American Morning

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March 3rd, 2010
02:00 PM ET

Child directs air traffic in NYC

Washington (CNN) - The Federal Aviation Administration is investigating after an air traffic controller at New York's John F. Kennedy Airport brought his young child to work and allowed the child to communicate with planes, a source with knowledge of the investigation told CNN.

"Pending the outcome of our investigation, the employees involved in this incident are not controlling air traffic," the FAA said in a statement. "This behavior is not acceptable and does not demonstrate the kind of professionalism expected from all FAA employees."

However, Dave Pascoe, owner of, a Web site where the recording of the air traffic communications is posted, told CNN he believes the incident is "ridiculous" and has been "blown out of proportion."

In the recording, a child can be heard saying "Jet Blue 171, cleared for takeoff."

A man is then heard telling the plane, "Here's what you get, guys, when the kids are out of school."

The pilot chuckles and says, "Wish I could bring my kid to work." The same pilot later tells the child he did an "awesome job."

During the recording, which is dated February 17, the child also speaks to an apparent Air Mexico flight.

The source confirmed the incident to CNN. A second controller who was supposed to be in charge at the time "should be making sure that things like this don't happen," the source said. FULL STORY

Filed under: Controversy
March 3rd, 2010
01:00 PM ET

Group helps school kids get much-needed supplies

(CNN) – They say one person's garbage is another's treasure. That's proving true for a group of teachers and students in Los Angeles, thanks to one non-profit making a big difference.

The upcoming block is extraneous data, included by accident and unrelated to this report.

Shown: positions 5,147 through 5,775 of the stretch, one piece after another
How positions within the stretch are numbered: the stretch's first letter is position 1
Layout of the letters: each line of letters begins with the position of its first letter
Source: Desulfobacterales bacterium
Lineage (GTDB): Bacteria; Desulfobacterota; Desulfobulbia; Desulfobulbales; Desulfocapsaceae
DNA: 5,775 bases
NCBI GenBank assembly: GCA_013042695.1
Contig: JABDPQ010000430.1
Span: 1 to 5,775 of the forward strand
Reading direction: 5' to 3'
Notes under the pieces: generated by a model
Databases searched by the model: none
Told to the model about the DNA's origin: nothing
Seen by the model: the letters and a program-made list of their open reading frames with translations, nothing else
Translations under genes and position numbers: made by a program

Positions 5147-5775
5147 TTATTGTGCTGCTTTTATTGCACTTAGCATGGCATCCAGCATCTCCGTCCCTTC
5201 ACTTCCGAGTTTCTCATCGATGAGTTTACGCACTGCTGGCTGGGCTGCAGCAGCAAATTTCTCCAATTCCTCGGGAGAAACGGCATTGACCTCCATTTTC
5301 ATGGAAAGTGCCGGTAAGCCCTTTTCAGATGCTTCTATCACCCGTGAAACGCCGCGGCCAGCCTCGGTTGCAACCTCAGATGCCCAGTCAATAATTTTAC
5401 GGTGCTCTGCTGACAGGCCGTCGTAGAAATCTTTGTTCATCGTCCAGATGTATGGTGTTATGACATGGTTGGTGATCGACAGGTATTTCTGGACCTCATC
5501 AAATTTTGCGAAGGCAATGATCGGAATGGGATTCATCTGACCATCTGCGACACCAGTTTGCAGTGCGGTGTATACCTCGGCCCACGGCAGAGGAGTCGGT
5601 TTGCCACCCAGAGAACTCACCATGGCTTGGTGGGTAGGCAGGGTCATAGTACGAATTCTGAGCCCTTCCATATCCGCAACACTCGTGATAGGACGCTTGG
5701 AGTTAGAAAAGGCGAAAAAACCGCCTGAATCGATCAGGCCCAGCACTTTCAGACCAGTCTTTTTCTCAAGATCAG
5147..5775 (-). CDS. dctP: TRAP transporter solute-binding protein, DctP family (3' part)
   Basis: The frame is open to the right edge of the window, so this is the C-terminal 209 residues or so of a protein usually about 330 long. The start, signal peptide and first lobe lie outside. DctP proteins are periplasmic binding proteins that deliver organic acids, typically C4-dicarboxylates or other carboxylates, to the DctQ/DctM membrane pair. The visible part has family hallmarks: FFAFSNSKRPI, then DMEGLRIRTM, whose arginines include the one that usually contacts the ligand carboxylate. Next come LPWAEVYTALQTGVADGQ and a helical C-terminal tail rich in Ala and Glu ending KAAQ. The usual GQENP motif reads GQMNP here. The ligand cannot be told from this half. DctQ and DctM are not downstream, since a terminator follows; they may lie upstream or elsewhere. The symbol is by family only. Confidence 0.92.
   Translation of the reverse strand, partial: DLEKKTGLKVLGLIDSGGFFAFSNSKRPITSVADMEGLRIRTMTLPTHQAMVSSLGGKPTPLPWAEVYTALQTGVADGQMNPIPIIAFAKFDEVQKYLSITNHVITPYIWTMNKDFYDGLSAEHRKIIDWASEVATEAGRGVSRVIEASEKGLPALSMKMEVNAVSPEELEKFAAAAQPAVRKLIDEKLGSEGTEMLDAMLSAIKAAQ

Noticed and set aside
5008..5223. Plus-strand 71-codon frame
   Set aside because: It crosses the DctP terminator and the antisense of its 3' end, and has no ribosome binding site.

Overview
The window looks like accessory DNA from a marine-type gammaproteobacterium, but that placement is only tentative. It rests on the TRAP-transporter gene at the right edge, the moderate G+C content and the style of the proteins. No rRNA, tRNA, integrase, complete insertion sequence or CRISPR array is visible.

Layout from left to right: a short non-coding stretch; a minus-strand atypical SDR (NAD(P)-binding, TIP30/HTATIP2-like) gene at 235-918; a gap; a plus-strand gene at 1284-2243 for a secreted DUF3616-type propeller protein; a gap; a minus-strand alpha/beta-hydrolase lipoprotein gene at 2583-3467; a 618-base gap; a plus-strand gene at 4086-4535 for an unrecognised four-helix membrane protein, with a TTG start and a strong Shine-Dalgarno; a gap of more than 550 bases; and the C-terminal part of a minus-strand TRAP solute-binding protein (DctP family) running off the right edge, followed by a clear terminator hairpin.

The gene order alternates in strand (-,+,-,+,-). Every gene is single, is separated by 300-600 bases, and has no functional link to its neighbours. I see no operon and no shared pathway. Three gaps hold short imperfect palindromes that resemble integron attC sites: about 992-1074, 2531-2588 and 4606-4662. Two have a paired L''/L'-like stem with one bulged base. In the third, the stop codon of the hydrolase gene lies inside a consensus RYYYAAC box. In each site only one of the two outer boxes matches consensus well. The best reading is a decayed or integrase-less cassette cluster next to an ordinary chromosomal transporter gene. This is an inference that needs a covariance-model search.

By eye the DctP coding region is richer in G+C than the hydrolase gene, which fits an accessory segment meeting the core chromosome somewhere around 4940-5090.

L.A. SHARES is a program that helps school kids get much-needed supplies. Our Casey Wian visited them for another example of everyday people "Building Up America."

To learn more about how you can get involved and make a difference, visit Impact Your World.

March 3rd, 2010
12:00 PM ET

Churches focus on problems facing the black community

By Don Lemon and Jason Morris, CNN

Columbia, South Carolina (CNN) - Instead of letting her son spend his spring break at a beach with friends, Sheila Wilson-Freelon took him to another gathering this week: a convention of black church leaders aimed at finding solutions to the problems that plague young African-Americans.

The three-day summit, known as the Great Gathering, is the first time in more than 45 years that the African Methodist Episcopal, the African Methodist Episcopal Zion and Christian Methodist Episcopal churches - with a combined membership of more than 5 million - have come together.

The Rev. Staccato Powell, one of the driving forces behind the summit, said one of the main goals of the week is to create a support network for young people, which includes tangible role models like teachers, families, and members of the faith-based community.

"We have to let them know that we have people that have demonstrated character and values, and that can be transmitted," Powell said. "We're saying the greatest role model is the father that's in the home. The greatest role model is somebody you can access everyday." FULL STORY